ST. SIMONS ISLAND, GA. | Of all the songs to have stuck in my head:
“I am a lineman for the county, and I drive the main roads,
“Looking in the sun for another overload.”
“Wichita Linemen” is just one of the Glen Campbell songs that have popped into my memory since the late 1960s starting with “Gentle on My Mind.”
When Campbell died last week, years after his Alzheimer’s diagnosis, the melody and lyrics again began playing in my brain. I read that he started singing as a boy at a church in Delight, Ark. — I’m sure that’s pronounced Dee Light in Delight — and that an uncle helped him learn guitar.
Campbell is remembered as a country music singer, but I’m not sure where his music fit. At the time, country was George Jones, Loretta Lynn, Tammy Wynette, Johnny Cash and the like. Rock and roll was the ’Stones, the Mamas and the Papas, Elvis and the Beatles.
Campbell’s hits were on a lot of charts, not just country.
He sang “Gentle on My Mind” like no one else could, although they tried. Supposedly, Frank Sinatra could make any song his. He recorded “Gentle on My Mind,” and it was awful. It sounded borrowed, not owned. By comparison, Elvis’ cover of the song was merely bad.
For years I thought nobody could beat Judy Collins’ version of “The Moon’s a Harsh Mistress,” but then I bought “Reunion,” a little-known album of Campbell singing some new Jimmy Webb songs. Campbell’s version was over the moon.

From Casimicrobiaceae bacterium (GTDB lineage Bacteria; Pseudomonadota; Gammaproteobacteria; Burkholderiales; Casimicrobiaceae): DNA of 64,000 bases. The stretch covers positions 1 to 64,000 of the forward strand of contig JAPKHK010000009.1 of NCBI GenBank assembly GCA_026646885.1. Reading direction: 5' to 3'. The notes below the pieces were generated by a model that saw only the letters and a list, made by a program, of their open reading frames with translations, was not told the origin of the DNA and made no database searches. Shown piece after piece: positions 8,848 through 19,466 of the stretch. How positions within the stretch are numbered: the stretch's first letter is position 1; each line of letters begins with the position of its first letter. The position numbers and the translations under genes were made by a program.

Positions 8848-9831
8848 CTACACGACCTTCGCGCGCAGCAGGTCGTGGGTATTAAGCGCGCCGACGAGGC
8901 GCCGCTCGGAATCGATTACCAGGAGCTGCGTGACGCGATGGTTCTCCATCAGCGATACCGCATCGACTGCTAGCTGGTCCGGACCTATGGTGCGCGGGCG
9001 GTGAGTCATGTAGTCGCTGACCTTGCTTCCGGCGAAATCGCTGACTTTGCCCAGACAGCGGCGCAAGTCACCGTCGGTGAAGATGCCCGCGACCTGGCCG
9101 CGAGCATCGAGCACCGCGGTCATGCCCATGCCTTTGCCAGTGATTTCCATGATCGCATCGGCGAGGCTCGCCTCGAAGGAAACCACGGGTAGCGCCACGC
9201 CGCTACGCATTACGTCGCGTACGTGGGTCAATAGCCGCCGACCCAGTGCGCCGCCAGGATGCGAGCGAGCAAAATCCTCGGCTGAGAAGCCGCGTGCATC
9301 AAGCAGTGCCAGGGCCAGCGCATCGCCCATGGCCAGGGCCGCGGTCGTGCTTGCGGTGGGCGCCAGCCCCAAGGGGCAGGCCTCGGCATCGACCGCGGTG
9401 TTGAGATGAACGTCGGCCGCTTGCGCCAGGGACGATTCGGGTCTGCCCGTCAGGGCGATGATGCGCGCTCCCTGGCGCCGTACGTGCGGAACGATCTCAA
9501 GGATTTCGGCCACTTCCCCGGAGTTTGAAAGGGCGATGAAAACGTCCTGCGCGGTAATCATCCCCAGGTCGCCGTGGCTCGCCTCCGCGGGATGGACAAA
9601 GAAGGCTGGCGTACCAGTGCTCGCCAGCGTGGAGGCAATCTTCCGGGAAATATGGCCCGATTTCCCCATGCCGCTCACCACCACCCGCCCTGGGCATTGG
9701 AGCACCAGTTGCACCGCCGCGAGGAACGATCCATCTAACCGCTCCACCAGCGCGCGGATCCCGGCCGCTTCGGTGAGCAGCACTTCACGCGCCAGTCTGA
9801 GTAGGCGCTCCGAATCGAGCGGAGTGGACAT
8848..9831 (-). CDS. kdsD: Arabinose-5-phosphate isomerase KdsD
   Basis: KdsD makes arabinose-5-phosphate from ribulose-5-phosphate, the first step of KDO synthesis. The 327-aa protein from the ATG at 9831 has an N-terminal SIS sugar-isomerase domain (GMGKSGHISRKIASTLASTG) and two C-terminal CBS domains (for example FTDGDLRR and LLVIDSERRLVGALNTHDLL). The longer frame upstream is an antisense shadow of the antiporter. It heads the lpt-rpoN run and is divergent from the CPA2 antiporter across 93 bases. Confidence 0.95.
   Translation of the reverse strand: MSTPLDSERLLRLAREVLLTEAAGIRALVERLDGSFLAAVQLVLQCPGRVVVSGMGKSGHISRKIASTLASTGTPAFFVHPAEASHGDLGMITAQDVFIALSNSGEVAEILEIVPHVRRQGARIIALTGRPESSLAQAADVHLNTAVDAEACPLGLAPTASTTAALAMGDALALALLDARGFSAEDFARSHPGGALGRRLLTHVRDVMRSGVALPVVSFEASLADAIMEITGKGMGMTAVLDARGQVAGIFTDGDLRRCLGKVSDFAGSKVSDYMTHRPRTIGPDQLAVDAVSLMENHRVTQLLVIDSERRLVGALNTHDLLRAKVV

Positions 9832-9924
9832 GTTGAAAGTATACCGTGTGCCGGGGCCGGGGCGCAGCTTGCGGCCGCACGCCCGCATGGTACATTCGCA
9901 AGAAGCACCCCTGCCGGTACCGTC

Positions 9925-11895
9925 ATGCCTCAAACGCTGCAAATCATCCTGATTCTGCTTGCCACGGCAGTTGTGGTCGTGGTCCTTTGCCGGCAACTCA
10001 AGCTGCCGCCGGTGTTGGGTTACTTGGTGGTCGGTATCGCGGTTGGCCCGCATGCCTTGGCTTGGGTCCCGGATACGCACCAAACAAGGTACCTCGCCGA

Campbell first got noticed on “The Smothers Brothers Comedy Hour,” and went on to have his own show, a summer replacement called “The Glen Campbell Goodtime Hour.”
It was when he began recording Webb’s heartbreaking songs, starting with “By the Time I Get to Phoenix” that his voice became a sort of soundtrack for my life and, I’m certain, those of other teens and young adults.
He released “Honey Come Back” in 1970, timed, I’m sure, just to make me feel even worse over getting dumped by somebody.
“Each lonely day’s a little bit longer,” he sang, “than the last time I held you, seems like a hundred years or more.”
I couldn’t have said it better myself. Thanks a lot.
For some reason, they played “Galveston” a lot over Armed Forces Radio, maybe because of that line, “I clean my gun, and dream of Galveston.” We had a guy named Schroeder in Alpha Co., 3/21 Infantry, who was a surfer from around Galveston. Like me, he heard it over through a tinny little ear phone plugged into a transistor radio.
Blessedly, I’m four decades into a happy marriage and early on Vonette and I bought concert tickets we couldn’t afford and drove from Anderson to Greenville, S.C., to see Campbell.
Campbell was touring with a great band and, about midway through, he said he stepped out of the lights to let the band do a few songs. But I noticed him off to the side, nowhere near a microphone, picking his guitar. Leaning forward in my seat and concentrating, I could hear him and came to know then that he was among the best guitar players on the planet.
Before his death, Campbell recorded “I’m not Gonna Miss You,” a song about Alzheimer’s that he wrote with Julian Raymond. Campbell was known for being upbeat, and told Raymond, “I don’t know what everybody’s worried about. It’s not like I’m going to miss anyone, anyway.”
There’s a line that goes, “I’m still here, but yet I’m gone.”
Sometimes, I’ll think of those back roads of my youth when I’d speed between red clay banks and across muddy creeks with Glen Campbell coming over the radio turned up loud in my ’66 Impala Supersport. It’s all still gentle on my mind.
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